Above the temperature minimum layer is a layer about
7006200000000000000♠2,000 km thick, dominated by a spectrum of
emission and absorption lines. It is called the chromosphere from
the Greek root chroma, meaning color, because the chromosphere is
visible as a colored flash at the beginning and end of total solar
eclipses. The temperature of the chromosphere increases gradually
with altitude, ranging up to around
7004200000000000000♠20,000 K near the top. In the upper
part of the chromosphere helium becomes partially ionized.
Taken by Hinode's Solar Optical
Telescope on 12 January 2007, this
image of the
Sun reveals the filamentary nature of the plasma
connecting regions of different magnetic polarity.
Above the chromosphere, in a thin (about 200 km) transition
region, the temperature rises rapidly from around 20,000 K in the
upper chromosphere to coronal temperatures closer to 1,000,000 K.
The temperature increase is facilitated by the full ionization of
helium in the transition region, which significantly reduces radiative
cooling of the plasma. The transition region does not occur at a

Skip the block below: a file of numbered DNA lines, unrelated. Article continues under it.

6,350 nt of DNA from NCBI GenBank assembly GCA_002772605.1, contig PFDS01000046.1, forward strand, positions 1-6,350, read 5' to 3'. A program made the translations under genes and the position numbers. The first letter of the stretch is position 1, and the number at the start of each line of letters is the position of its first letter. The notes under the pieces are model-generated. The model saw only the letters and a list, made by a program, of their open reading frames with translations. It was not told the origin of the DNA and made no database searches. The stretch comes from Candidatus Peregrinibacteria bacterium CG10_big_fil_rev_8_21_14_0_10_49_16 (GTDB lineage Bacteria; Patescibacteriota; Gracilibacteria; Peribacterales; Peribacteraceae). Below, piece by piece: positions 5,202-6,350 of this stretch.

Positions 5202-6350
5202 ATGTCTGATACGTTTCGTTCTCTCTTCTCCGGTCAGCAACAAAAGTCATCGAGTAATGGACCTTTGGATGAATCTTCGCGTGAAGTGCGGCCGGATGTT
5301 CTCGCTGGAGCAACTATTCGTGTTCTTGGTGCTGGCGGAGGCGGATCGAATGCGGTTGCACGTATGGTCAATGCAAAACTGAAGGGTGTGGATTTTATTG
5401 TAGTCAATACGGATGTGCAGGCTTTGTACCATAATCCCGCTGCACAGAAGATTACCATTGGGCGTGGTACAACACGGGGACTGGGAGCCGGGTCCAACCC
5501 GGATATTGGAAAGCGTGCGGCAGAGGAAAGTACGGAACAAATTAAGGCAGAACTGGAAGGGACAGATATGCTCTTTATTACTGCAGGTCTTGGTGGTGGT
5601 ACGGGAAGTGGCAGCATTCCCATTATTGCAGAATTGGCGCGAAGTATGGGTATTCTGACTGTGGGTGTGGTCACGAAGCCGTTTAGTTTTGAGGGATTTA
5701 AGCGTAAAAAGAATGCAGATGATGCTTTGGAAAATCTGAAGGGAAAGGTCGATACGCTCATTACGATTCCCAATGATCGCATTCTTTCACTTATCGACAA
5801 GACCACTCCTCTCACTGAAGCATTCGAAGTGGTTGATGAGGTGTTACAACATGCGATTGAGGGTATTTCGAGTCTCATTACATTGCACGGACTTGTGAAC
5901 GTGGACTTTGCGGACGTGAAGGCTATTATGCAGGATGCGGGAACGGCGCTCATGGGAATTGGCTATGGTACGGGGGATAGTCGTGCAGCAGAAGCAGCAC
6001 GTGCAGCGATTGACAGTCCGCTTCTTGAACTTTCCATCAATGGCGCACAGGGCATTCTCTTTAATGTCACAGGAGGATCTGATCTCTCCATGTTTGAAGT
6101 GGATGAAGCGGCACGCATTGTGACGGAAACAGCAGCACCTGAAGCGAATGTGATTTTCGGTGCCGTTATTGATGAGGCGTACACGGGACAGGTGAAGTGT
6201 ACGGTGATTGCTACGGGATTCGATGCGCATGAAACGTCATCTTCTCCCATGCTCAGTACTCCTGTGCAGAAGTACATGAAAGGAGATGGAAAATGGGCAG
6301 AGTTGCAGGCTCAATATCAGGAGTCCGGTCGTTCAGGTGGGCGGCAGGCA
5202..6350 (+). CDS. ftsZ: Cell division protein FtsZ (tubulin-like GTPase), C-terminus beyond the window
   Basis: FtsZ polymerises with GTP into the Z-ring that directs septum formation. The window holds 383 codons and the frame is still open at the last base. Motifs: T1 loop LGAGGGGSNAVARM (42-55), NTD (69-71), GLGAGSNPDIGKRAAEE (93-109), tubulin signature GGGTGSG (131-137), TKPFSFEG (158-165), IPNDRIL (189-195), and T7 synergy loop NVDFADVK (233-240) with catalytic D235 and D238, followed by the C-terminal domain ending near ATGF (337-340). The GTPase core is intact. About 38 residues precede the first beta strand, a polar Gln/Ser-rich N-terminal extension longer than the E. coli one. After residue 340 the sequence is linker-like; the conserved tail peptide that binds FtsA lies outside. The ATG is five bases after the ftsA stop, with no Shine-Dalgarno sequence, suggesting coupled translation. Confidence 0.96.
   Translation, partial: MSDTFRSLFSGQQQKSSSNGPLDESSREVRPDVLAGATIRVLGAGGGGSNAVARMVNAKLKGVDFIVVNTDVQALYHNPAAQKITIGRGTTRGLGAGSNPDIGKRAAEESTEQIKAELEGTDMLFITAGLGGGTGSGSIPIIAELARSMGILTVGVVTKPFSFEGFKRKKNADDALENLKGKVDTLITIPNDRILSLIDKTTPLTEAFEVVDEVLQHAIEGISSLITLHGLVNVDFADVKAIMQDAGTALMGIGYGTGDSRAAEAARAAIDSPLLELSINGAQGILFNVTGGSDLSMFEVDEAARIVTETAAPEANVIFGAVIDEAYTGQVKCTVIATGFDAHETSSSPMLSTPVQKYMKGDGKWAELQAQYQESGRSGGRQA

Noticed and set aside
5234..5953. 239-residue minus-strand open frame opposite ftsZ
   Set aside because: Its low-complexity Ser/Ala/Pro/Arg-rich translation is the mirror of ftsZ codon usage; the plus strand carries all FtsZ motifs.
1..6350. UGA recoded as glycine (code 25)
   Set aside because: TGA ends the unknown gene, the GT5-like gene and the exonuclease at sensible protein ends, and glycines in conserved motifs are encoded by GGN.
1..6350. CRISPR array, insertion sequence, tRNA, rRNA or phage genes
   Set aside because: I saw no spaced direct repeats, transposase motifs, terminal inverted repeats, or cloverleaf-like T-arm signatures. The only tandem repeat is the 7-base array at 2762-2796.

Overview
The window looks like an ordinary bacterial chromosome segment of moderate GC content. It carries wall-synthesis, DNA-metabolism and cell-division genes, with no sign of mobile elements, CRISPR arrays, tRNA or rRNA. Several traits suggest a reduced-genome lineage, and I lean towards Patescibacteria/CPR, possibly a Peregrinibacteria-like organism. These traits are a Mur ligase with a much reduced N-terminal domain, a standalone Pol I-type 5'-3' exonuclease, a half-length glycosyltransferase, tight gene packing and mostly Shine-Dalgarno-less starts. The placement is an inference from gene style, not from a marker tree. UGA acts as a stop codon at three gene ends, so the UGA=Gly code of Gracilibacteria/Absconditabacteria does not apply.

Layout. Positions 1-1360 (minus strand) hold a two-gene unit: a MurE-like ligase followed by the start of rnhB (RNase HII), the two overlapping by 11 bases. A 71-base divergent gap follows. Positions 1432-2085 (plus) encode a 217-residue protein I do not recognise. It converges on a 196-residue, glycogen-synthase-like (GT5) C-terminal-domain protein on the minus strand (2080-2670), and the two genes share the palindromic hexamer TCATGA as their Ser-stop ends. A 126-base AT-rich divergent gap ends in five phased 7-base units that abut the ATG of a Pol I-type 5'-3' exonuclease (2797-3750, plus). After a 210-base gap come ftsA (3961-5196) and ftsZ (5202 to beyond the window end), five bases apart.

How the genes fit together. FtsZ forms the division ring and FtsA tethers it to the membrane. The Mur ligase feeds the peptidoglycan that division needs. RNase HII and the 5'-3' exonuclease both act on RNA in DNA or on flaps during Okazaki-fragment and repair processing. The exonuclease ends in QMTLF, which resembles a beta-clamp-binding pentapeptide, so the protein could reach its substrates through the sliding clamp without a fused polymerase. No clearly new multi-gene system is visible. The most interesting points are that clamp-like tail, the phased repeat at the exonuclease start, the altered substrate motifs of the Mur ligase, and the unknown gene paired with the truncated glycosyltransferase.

well-defined altitude. Rather, it forms a kind of nimbus around
chromospheric features such as spicules and filaments, and is in
constant, chaotic motion. The transition region is not easily
visible from Earth's surface, but is readily observable from space by
instruments sensitive to the extreme ultraviolet portion of the
The corona is the next layer of the Sun. The low corona, near the
surface of the Sun, has a particle density around 1015 m−3 to
1016 m−3.[f] The average temperature of the corona and
solar wind is about 1,000,000–2,000,000 K; however, in the hottest
regions it is 8,000,000–20,000,000 K. Although no complete
theory yet exists to account for the temperature of the corona, at
least some of its heat is known to be from magnetic
reconnection. The corona is the extended atmosphere of the
Sun, which has a volume much larger than the volume enclosed by the
Sun's photosphere. A flow of plasma outward from the
interplanetary space is the solar wind.
The heliosphere, the tenuous outermost atmosphere of the Sun, is
filled with the solar wind plasma. This outermost layer of the
defined to begin at the distance where the flow of the solar wind
becomes superalfvénic—that is, where the flow becomes faster than
the speed of Alfvén waves, at approximately 20 solar radii (0.1
AU). Turbulence and dynamic forces in the heliosphere cannot affect